The Malta Independent 23 January 2020, Thursday

Maltese consumers paying 12% more than the EU average for staple food products

David Lindsay Saturday, 22 June 2019, 07:10 Last update: about 8 months ago

Maltese consumers are treated to the ninth-highest prices for food and non-alcoholic beverages in the whole of the European Union, figures release by Eurostat, the EU’s statistical arm, showed yesterday.

Maltese consumers, in fact, pay 12% above the European Union average to put food on their and their families’ tables.

The figures are concerning when one factors in the fact the Maltese consumers’ purchasing power stands at around 20% lower than the EU average, leaving an overall deficit at the supermarket check-out of around an overall 32% as compared to EU averages.

The figures relate to 2018 and are based on the results of a price survey covering 440 products across Europe.

The only countries with higher food prices than Malta are: Denmark, Luxembourg, Austria, Ireland, Finland, Sweden, France and Belgium.  Italy comes in just behind Malta at 11% over the EU average.

Countries such as Germany, The Netherlands, and the United Kingdom – states with far higher average wages and greater consumer purchasing power – are far cheaper than malta for foodstuffs.

For breads and cereals, Maltese shoppers pay 11% more than the EU average, while for milk, eggs and cheese they fork out 17% more.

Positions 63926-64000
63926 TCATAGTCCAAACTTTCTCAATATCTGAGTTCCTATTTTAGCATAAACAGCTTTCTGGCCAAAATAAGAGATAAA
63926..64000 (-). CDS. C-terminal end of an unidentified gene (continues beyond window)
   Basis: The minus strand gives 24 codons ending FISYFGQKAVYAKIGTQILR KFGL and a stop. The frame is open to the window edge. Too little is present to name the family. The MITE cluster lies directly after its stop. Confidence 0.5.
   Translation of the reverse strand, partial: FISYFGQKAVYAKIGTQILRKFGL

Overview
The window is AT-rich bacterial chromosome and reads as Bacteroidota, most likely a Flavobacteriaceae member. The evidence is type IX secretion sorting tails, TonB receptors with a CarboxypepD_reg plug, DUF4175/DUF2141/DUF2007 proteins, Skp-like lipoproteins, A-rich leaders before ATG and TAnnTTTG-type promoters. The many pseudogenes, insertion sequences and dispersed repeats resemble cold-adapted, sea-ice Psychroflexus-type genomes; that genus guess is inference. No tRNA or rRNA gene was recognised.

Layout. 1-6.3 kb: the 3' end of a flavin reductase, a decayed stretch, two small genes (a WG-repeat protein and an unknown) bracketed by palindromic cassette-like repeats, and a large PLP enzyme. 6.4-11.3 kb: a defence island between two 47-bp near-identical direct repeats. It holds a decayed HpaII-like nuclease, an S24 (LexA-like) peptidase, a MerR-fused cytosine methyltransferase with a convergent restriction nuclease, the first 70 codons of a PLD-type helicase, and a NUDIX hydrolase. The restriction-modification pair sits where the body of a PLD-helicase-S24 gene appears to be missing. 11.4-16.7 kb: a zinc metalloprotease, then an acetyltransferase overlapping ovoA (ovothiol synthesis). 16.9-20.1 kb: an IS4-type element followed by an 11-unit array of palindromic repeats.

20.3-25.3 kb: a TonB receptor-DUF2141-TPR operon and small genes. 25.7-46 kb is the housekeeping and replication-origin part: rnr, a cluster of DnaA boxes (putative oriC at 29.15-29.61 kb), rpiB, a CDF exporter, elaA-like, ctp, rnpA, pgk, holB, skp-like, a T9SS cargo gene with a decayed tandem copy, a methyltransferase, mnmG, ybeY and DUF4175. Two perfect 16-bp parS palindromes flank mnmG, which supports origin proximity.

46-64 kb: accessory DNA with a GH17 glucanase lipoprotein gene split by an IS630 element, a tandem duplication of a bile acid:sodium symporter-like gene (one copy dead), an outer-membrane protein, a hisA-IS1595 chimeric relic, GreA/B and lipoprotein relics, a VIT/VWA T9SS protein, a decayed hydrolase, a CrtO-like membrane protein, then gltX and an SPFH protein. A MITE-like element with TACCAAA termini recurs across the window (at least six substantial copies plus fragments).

Meat was slightly cheaper than the EU average, 2% less, while alcoholic beverages are 9% higher.  Tobacco products, meanwhile, are 6% cheaper in Malta than the EU average.

Food prices differ greatly across the EU, with prices being twice as high in the most expensive Member State than in the cheapest one.

Overall, Denmark had the highest price level for food and non-alcoholic beverages in the EU in 2018, at 130% of the EU average, followed by Luxembourg and Austria (both 125%), Ireland and Finland (both 120%) and Sweden (117%). At the opposite end of the scale, the lowest price levels were observed in Romania (66%), Poland (69%), Bulgaria (76%), Lithuania (82%), Czechia (84%) and Hungary (85%).

Comparative data on consumer price levels are also available for more detailed breakdowns of food products. For bread and cereals, price levels ranged from 54% of the EU average in Romania to 152% in Denmark; for meat from 63% in Poland and Romania to 146% in Austria; and for milk, cheese & eggs from 71% in Poland to 136% in Cyprus.

The price levels for alcoholic beverages ranged from one to almost two and a half. The lowest price levels were registered in Bulgaria and Romania (both 74% of the EU average) and Hungary (77%), and the highest in Finland (182%), Ireland (177%) and Sweden (152%).

For tobacco, the price levels were four times higher in the most expensive Member State than in the cheapest. The lowest price levels were observed in Bulgaria (49% of the EU average), Poland (60%) and Croatia (62%), and the highest in the United Kingdom (204%), Ireland (201%) and France (141%).

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